Kim Torres’ film portrays a kind of detachment that is all too familiar, but imbues it with a wistfulness rather than any sense of criticism.
About John Bleasdale
Posts by John Bleasdale:
Ahmad Saleh’s new animation is disconcertingly beautiful, but the tension between the intricate precision of the filmmaking and the brutal pain of the subject matter is precisely the point.
Simone Bozzelli’s film explores the dangers and pleasures of playfulness, and specifically unstructured play, where the rules have not been decided on, and identity can become fluid.
Gun crime and its consequences are the subject of When Claude Got Shot, a brilliantly wide-ranging and nuanced examination of a topic that all too often lives in black and white simplicities.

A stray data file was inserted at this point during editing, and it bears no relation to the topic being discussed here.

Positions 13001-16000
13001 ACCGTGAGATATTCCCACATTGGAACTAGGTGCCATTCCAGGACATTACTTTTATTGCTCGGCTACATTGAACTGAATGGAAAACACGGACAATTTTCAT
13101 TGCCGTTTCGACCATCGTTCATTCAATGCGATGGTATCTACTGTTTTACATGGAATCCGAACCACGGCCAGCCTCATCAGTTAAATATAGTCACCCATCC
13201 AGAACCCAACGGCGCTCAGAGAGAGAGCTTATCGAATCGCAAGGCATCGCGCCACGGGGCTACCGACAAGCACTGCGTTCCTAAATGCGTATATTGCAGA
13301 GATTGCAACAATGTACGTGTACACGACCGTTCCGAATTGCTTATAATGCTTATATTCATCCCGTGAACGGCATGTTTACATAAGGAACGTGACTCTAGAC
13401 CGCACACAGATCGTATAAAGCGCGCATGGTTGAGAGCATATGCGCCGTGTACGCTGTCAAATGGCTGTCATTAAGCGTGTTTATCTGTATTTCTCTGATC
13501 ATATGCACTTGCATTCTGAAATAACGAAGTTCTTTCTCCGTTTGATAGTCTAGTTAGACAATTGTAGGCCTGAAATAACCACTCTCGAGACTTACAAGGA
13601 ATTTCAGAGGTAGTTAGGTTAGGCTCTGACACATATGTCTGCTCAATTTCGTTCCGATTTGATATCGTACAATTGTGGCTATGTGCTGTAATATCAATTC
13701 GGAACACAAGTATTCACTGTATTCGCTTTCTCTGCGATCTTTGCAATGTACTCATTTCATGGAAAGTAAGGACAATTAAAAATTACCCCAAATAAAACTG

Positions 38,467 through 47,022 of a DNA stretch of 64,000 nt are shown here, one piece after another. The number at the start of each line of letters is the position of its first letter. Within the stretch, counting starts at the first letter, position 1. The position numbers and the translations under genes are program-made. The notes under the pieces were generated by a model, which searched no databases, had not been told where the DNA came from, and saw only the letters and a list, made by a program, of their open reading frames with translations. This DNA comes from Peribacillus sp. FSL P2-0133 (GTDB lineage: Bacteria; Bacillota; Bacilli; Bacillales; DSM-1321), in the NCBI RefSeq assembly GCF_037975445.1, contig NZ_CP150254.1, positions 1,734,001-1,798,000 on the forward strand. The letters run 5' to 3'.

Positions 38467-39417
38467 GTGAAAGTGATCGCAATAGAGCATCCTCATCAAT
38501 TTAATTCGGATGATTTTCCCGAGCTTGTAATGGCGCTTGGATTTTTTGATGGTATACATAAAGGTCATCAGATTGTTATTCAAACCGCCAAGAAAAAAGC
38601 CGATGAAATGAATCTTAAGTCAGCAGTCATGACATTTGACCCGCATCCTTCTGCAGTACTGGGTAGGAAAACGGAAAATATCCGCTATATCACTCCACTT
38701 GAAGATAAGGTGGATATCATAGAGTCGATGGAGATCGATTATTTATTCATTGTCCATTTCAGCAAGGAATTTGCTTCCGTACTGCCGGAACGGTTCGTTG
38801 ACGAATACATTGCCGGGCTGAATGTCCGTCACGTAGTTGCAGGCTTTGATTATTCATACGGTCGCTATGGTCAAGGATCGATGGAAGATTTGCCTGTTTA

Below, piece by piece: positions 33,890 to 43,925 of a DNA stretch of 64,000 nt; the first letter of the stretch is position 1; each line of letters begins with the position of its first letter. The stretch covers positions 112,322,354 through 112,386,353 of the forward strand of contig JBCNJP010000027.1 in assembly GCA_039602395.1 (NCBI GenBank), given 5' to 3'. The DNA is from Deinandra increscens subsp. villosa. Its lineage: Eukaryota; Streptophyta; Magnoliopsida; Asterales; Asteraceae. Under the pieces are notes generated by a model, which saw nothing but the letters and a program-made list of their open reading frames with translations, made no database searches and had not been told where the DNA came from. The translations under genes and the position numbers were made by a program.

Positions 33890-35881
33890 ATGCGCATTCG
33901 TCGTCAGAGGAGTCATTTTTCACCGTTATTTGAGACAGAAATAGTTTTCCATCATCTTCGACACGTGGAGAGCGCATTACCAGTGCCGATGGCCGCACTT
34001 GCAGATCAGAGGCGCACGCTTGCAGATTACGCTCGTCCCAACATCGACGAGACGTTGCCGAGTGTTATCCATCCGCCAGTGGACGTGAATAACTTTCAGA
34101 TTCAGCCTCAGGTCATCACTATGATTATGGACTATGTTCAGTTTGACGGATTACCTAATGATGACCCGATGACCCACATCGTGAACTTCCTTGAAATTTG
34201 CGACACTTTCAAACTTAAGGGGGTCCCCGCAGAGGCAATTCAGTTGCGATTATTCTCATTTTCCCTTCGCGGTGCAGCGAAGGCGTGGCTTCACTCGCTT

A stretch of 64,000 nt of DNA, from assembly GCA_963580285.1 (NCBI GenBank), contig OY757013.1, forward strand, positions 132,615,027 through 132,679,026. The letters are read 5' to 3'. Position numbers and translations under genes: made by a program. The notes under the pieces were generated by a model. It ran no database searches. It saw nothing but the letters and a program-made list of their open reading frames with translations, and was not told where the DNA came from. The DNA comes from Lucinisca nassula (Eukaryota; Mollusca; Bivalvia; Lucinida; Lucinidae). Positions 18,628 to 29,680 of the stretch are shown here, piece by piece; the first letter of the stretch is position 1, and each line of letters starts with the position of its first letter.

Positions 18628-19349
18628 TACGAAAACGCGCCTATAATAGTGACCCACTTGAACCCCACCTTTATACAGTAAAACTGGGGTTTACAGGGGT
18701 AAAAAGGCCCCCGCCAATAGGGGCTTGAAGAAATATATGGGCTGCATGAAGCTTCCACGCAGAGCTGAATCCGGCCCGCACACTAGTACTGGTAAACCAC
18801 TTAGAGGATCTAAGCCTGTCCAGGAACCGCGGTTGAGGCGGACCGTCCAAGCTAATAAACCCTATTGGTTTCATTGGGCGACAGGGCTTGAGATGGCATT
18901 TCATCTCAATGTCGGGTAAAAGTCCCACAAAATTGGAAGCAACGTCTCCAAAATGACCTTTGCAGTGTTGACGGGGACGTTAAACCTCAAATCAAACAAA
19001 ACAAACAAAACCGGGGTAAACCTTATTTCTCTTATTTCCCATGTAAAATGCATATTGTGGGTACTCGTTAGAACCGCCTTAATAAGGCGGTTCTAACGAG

Using tapes of the FBIs initial conversation with Winner as well as access to her family and experts in the field, Kennebeck’s film is a forcefully constructed argument and a reclaiming of a character from the public space.
History is made not only by what we record but how we record it. From Goya’s War Sketches to the mobile phone footage of George Floyd’s murder, the medium can – to quote Marshall McLuhan – be the message.
Part road movie, part character portrait, Jack’s Ride depends a great deal on the quiet charisma of its subject.
As with Claude Landzmann’s Shoah, there is a tangible sense that you could almost scratch the screen and see into the past.
As with wrestling itself, it feels besides the point to wonder about how real and how staged the documentary itself is.